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Collocation by mahmoud abu qarmoul


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presentation for a semantic course MA level

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Collocation by mahmoud abu qarmoul

  2. 2. Firth introduced the notion of collocations by :his statement You shall know a word“ ”by the company it keeps
  3. 3. This is a heavy bag rain smoker heavy traffic
  4. 4. Collocates are lexemes that co-occur with each other in natural .texts ( )
  5. 5. collocation )n.( A term used in lexicology by • some linguists )especially Firthian( to refer to the habitual co-occurrence of individual lexical items (. )Crystal 6 edn
  6. 6. ,For example ,auspicious collocates with : occasion, event letter collocates with alphabet, graphic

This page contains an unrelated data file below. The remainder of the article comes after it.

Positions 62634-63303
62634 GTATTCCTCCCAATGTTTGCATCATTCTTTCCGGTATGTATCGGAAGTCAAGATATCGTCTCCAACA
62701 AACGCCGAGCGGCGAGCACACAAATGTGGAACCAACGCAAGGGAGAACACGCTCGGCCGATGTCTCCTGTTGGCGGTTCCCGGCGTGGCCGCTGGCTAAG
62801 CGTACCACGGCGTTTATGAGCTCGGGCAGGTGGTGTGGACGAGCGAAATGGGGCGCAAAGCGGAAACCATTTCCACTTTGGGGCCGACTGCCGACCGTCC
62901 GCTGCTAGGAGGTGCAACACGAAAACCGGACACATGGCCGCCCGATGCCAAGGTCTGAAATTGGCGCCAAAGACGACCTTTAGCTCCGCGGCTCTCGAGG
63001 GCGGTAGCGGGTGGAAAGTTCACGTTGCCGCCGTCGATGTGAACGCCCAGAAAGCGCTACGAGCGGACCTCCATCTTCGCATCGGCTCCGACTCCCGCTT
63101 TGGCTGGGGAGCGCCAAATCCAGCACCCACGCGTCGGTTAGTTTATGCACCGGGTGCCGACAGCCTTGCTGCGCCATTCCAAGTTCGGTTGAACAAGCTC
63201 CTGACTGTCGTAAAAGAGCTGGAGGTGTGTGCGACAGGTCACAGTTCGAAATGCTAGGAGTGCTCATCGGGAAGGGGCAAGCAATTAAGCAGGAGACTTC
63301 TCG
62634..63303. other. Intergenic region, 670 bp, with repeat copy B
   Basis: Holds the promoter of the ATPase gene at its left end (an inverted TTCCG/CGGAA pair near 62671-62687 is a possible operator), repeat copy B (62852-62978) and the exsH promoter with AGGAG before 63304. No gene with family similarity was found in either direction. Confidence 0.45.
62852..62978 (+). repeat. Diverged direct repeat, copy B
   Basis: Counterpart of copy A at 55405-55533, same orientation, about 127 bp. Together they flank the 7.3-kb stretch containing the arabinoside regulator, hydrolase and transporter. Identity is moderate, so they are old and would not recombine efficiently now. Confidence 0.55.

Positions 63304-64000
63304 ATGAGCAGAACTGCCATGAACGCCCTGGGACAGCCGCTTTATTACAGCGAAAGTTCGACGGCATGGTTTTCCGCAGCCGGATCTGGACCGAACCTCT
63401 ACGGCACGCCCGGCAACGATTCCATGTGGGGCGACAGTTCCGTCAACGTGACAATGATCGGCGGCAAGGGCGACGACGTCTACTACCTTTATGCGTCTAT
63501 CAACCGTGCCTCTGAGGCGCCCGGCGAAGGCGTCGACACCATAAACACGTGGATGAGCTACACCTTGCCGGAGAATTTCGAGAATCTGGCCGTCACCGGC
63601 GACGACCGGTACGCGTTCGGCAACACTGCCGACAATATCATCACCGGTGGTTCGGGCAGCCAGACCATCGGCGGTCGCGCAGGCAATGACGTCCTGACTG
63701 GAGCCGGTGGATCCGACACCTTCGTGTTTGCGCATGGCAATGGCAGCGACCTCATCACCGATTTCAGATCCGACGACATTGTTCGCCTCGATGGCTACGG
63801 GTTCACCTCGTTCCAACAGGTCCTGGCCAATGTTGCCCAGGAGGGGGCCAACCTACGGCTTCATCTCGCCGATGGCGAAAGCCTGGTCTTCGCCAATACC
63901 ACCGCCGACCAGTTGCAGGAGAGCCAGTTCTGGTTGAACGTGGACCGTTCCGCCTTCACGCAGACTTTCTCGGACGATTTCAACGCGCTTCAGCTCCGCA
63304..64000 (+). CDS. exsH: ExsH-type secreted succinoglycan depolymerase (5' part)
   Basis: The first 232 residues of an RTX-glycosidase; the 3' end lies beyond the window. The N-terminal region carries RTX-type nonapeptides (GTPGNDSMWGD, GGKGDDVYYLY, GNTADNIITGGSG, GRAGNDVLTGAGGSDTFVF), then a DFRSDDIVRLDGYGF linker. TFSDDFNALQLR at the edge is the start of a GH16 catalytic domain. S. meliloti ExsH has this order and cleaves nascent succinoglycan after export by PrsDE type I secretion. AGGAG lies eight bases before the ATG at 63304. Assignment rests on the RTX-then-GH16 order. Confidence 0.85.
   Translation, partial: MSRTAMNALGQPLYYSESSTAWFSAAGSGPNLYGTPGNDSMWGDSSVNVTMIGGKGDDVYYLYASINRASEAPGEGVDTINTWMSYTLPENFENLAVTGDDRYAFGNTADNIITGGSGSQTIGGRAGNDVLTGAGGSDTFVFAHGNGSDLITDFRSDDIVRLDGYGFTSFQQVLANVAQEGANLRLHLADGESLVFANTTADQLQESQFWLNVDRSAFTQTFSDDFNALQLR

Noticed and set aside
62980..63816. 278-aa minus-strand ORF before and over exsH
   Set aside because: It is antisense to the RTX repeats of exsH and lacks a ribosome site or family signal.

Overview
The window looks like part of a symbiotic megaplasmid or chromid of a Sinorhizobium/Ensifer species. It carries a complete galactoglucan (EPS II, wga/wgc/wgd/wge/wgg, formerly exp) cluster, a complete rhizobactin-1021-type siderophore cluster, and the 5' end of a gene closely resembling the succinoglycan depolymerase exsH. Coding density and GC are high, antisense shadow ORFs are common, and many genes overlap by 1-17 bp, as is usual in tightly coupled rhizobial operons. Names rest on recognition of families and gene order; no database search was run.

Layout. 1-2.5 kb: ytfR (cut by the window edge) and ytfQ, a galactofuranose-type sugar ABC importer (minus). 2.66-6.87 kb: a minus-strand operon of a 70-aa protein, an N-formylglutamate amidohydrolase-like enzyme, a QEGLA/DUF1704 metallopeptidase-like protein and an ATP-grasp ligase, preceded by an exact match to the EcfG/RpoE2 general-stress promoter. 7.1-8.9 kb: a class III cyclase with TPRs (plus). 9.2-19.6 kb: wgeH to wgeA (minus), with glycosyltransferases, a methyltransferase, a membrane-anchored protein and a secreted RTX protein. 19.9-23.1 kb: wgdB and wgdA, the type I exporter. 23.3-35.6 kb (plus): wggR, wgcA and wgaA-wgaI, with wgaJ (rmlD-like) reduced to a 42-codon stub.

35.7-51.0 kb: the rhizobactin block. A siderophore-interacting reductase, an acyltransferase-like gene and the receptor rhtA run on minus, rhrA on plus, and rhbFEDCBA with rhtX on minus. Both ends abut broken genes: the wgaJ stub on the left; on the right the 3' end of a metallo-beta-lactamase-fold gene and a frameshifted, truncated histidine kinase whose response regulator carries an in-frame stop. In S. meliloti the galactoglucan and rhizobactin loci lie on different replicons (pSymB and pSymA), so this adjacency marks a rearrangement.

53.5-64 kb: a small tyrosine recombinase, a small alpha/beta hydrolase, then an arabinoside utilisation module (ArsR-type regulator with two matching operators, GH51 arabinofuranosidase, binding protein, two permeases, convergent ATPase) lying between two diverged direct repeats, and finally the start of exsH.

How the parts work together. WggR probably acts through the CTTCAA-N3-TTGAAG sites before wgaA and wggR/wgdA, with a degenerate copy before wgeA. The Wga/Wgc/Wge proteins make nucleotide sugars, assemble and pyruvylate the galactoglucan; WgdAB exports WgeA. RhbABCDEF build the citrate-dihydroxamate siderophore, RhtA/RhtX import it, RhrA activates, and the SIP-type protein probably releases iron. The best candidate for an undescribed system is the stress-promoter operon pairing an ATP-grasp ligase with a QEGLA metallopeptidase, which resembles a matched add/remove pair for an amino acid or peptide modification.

7. 7. Collocations and idioms we have to differentiate between collocations and . idioms Idiom : a term used in grammar and lexicology to refer to a sequence of words which is semantically and often syntactically restricted, so that they function as a single unit. From a semantic viewpoint, the meanings of the individual words cannot be summed to produce the meaning of the idiomatic expression as a whole. From a syntactic viewpoint, the words often do not permit the usual variability they display in other contexts, e.g. it’s raining cats .and dogs does not permit *it’s raining a cat and a dog/dogs and cats, etc .
  8. 8. Idioms to kick the bucket give up Collocations heavy rain make a mistake
  9. 9. Collocates may be characterized as : follows Syntactically and semantically permissible. 1
  10. 10. :Example There was green grass growing everywhere